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Sunday
May082011

Making your own wine step two: racking and secondary fermentation

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So our wine has been bubbling away quietly for six days now, filling our laundry room with the fabulous scent of yeast turning grapes into alcohol.

If you missed the first part - it is here.

Today begins step two, racking the wine into a carboy and off of the oak chips, and allowing it to go through a secondary fermentation process.

This begins by ensuring the wine is now at a specific gravity of 1.010 or lower. If your wine is not at this level yet, leave it be for another few days. Depending on the season and subsequent;y if the temperature in your storage location is cooler, this can take longer. If you wine is stuck at 1.080 - 1.100 - then you may have what is called a stalled fermentation. Bummer. This can be caused by everything from temperatures out of range, bad yeast or (hopefully not) bacteria introduction that has killed the yeast.

There are many discussion boards and areas to find solutions to this problem - I like the Wine Maker Magazine and site. It has lots of good articles on this issue and getting started in general.

Drop the hydrometer into the wine thief and suck up a sample of your brew. - Don't forget to clean and sterilize it again, before you do this - remember, clean, clean clean. Your hydrometer has been sitting in a cabinet for a week now growing what ever you left on it, and you have a $100 investment in grapes here.

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Our wine is currently sitting at 1.000, perfect.

Take this opportunity to drop a few CC's of the wine from the wine thief into a wine glass and taste it. The wine is murky, and cloudy but has a great aroma and at this point tastes interesting. If you tasted the plain grapes a week ago, you can definitely tell a difference. Much less sweet, beginning to resemble wine. You can tell one of the byproducts of the fermentation process is CO2 as the wine has a carbonated mouth feel.

Time to clean a carboy and transfer the wine from the primary fermentation bucket. One of the items in most kits is an auto siphon. A bicycle pump like devise with a plastic tube. Place the bucket on a counter or above the carboy and the carboy on the floor. One quick pump and its off to the races.

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As the process moves along, I have found that placing a book or other object under the side of the primary fermentation bucket helps get the majority of the wine out with a minimum amount of the sludge. Remember the primary purpose is to rack off the oak and most of the sludge that has settled to the bottom in the last week. Don't 'stir' the wine with the siphon. Stick it into one spot, then leave it there.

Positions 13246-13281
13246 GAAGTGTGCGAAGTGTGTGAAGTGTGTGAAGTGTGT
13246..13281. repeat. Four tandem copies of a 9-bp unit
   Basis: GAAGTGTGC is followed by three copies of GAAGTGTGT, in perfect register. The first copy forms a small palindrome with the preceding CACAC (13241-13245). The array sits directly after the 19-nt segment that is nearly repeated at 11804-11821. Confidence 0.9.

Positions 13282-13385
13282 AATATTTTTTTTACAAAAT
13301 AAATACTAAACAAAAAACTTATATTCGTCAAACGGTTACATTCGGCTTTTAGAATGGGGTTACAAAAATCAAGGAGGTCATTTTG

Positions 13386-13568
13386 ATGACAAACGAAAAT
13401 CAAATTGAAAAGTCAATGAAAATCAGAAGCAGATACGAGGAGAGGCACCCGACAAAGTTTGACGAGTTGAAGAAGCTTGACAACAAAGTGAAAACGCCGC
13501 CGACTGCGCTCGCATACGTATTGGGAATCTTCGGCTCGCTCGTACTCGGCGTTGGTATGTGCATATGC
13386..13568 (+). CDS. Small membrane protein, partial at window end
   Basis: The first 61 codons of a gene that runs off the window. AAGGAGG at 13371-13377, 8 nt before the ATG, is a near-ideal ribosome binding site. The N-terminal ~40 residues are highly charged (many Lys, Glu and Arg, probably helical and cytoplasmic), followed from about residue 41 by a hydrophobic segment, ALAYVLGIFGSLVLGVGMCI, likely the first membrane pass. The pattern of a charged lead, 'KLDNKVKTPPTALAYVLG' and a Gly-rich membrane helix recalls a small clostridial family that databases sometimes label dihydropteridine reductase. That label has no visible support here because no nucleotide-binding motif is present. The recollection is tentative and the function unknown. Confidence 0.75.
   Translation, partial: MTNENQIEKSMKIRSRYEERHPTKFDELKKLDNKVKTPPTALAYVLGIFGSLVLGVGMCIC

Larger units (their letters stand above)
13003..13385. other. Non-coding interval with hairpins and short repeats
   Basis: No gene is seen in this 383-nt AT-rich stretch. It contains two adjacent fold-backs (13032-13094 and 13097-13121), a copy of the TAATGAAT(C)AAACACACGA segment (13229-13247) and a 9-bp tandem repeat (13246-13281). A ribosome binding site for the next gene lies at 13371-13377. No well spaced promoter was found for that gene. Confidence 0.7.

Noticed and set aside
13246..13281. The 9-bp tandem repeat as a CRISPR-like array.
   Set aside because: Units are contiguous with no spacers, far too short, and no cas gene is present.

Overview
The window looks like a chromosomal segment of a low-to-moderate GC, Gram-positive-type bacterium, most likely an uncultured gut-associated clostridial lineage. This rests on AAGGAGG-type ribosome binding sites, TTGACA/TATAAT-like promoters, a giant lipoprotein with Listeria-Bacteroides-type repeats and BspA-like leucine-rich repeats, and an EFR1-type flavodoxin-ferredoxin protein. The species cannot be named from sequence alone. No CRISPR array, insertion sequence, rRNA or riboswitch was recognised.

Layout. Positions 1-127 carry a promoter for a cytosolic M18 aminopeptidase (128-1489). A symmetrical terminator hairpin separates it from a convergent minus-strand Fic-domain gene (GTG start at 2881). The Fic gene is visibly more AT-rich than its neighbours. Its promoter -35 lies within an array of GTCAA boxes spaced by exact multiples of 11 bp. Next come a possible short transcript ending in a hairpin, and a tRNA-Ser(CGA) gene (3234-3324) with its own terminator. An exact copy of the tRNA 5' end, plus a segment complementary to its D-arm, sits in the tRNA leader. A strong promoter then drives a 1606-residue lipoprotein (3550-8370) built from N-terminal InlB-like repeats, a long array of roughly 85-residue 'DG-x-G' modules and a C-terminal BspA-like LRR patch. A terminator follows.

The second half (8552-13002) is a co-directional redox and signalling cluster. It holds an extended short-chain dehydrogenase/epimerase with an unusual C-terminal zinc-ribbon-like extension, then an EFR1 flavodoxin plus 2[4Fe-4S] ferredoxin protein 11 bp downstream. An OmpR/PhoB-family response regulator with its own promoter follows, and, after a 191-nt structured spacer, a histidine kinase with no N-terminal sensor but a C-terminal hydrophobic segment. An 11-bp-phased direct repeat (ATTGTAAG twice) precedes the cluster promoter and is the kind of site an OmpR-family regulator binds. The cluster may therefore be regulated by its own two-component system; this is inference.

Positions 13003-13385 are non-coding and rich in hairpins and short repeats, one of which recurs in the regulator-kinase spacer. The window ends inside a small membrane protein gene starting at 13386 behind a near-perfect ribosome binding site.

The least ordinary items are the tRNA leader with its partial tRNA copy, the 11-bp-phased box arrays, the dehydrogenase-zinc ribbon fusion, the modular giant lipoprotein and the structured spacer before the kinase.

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Here is a shot of the sludge left behind in the bottom of the bucket.

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As you get close to the end, be prepared to lift the end of the siphon above the surface of what is left, as to not overfill the carboy. I had a bit too much liquid in my bucket once on a previous batch and was not paying attention and overflowed the carboy. This is a mess you want to avoid if possible.... trust me.

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Once again check the temperature of the wine, and ensure it is in the sweet spot of 65-75 degrees. The brew store has these great aquarium temperature stickers that can be affixed to the outside of your carboy so you can monitor the temperature easily.  One trick I have read about if brewing during the dead of winter is to set the carboy on a old heating pad plugged in on low. Mine appears to be about 72 currently.

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Finally top off the bad boy with an air lock and its back into storage for another 10 days or so. Once fermentation has reached 0.996 or less and stabilizes, (remains the same over two consecutive days), we will begin the clarification process.

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Check back soon. This is a good time to have a glass of wine, and explore possibilities for what you are going to call it, and how you want to design the label!

Happy Mothers Day to everyone!

Step 3 is here

 

 

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